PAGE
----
How to develop brilliant reading at KS3

How to develop brilliant reading at KS3

16/01/24

Reading is in vogue at the moment – and rightly so! Several factors have raised the priority of reading in schools. The number of students reading at home has slowly dwindled as the number of distractions has dramatically increased. Alongside this, the GCSE changes have also increased KS3 reading demand and expectations in lessons. The lockdowns in 2020 and 2021 resulted in students missing out on a breadth and variety of reading experiences, which are needed for success in exams and in life. It is no wonder that Ofsted has placed reading at the centre of its drives for improvement: if a student cannot read, then they cannot succeed. Ofsted’s Chief Inspector, Amanda Spielman, said that ‘reading with fluency is the gateway to almost all learning’ in her speech at the Festival of Education in 2022.

 

A newfound understanding of reading 

Our assessment of reading has been influenced by GCSE examinations in secondary schools. Our understanding of reading has largely focused on what examiners expect to see at GCSE. Can pupils use a quotation? Can they structure a paragraph? Can they explain what the writer has done in a paragraph? Years 7, 8 and 9 largely focused on reading novels, poems and plays and getting students to attempt writing GCSE-style essays. Reading wasn’t simply assessed on its own, but alongside a student’s ability to write in this form. If a student could not write an essay, then, erroneously, they were viewed as struggling to read.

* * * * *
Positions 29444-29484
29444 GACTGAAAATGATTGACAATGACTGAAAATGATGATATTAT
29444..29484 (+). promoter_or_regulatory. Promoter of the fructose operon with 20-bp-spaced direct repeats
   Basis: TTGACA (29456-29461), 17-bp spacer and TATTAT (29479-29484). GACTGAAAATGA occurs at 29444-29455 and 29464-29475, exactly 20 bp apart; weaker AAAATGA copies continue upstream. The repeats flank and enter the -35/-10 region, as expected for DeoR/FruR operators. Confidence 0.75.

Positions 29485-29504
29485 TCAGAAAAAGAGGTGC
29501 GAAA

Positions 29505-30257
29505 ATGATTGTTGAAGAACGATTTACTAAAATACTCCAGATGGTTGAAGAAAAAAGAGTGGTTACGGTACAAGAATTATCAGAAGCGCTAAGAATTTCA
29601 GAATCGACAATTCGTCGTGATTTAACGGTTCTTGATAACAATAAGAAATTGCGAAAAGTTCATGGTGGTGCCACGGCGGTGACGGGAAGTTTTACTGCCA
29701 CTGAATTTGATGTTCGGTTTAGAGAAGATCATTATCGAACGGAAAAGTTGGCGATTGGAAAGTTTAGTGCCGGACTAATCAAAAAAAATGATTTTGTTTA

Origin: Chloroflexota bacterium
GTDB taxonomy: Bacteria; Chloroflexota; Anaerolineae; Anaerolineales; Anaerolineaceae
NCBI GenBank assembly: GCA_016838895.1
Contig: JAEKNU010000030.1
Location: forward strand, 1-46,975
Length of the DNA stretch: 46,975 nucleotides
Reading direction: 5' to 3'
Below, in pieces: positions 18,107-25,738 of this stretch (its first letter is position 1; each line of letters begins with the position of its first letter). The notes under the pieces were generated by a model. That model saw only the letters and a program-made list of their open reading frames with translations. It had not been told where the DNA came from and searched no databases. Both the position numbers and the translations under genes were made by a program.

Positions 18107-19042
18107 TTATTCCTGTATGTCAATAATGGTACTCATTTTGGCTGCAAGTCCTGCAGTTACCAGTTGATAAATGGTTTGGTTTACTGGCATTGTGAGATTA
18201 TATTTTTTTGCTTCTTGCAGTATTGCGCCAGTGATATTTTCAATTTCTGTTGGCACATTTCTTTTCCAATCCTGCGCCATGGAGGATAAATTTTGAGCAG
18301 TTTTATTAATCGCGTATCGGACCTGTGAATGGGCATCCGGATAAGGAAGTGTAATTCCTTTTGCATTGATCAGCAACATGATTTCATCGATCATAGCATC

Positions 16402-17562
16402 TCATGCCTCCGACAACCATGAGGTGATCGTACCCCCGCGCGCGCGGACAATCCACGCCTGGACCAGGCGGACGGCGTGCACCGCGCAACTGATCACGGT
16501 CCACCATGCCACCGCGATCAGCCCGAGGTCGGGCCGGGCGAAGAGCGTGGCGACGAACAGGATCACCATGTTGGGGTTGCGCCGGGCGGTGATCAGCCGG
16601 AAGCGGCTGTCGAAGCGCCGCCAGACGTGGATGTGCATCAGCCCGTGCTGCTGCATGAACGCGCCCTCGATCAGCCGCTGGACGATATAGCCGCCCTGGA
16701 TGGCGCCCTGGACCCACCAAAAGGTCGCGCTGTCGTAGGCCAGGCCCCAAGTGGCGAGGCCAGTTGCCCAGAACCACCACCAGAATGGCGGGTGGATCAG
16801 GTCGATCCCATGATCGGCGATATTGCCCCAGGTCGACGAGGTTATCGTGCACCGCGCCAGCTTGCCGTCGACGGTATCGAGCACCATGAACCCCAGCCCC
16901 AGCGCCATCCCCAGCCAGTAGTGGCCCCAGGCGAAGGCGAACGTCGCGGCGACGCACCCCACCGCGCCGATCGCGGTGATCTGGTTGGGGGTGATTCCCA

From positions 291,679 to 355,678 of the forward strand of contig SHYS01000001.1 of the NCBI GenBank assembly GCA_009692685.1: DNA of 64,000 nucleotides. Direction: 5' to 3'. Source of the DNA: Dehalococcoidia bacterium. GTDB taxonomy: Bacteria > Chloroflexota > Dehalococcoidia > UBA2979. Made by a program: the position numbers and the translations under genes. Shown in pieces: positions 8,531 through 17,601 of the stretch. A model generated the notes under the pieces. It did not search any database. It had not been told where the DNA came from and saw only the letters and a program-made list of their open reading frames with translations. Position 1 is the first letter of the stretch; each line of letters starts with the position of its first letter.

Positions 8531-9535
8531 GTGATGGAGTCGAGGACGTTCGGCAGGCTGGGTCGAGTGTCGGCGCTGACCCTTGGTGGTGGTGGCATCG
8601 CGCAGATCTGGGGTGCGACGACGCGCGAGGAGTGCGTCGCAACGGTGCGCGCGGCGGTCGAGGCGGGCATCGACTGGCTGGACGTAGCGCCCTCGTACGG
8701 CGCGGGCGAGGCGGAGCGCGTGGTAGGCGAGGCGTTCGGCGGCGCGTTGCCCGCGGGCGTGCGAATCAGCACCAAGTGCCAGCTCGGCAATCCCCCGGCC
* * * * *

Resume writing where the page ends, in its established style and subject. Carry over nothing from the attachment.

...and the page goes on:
In our department, we wanted to separate the two aspects: the reading and the essay writing.   

 On investigation, we found that the essay writing approach actually hindered boys’ academic performance in English. Instead of praising and building on their existing reading skills, the judgement of reading through essay writing in Years 7, 8 and 9 created a negative cycle that focused on the aspect boys find hard. Using this approach, the writing is the key focus rather than reading skills. We know that some boys struggle with writing (whether that is the result of motivation, stamina or ability issues), but when comparing English and mathematics you see that when you reduce the amount of writing and focus on the process then they often excel.

In my department, we decided that the GCSEs had dominated Key Stage 3 for far too long; the essay approach had hidden, masked, and blotted out other issues around KS3 reading. Colleagues were basing their teaching on what a student could do in an essay and not asking fundamental questions about their reading, such as: What do the students understand? And what don’t they understand?

 

Comprehension is the name of the game 

We returned to comprehension tests to gauge reading ability because we wanted to see what students were able to do with a text without the barrier of essay writing. Comprehension tasks have not had the best of publicity due to rigid national assessments at KS2, but as part of ongoing teaching they have their value. Whilst no two reading experiences are exactly alike, the comprehension questions can highlight misunderstandings, misconceptions, mistakes and missing bits of knowledge to be addressed and worked on. Reading is a tapestry of many things, but focusing on one or two threads helps teachers build the wider picture and helps students understand the text.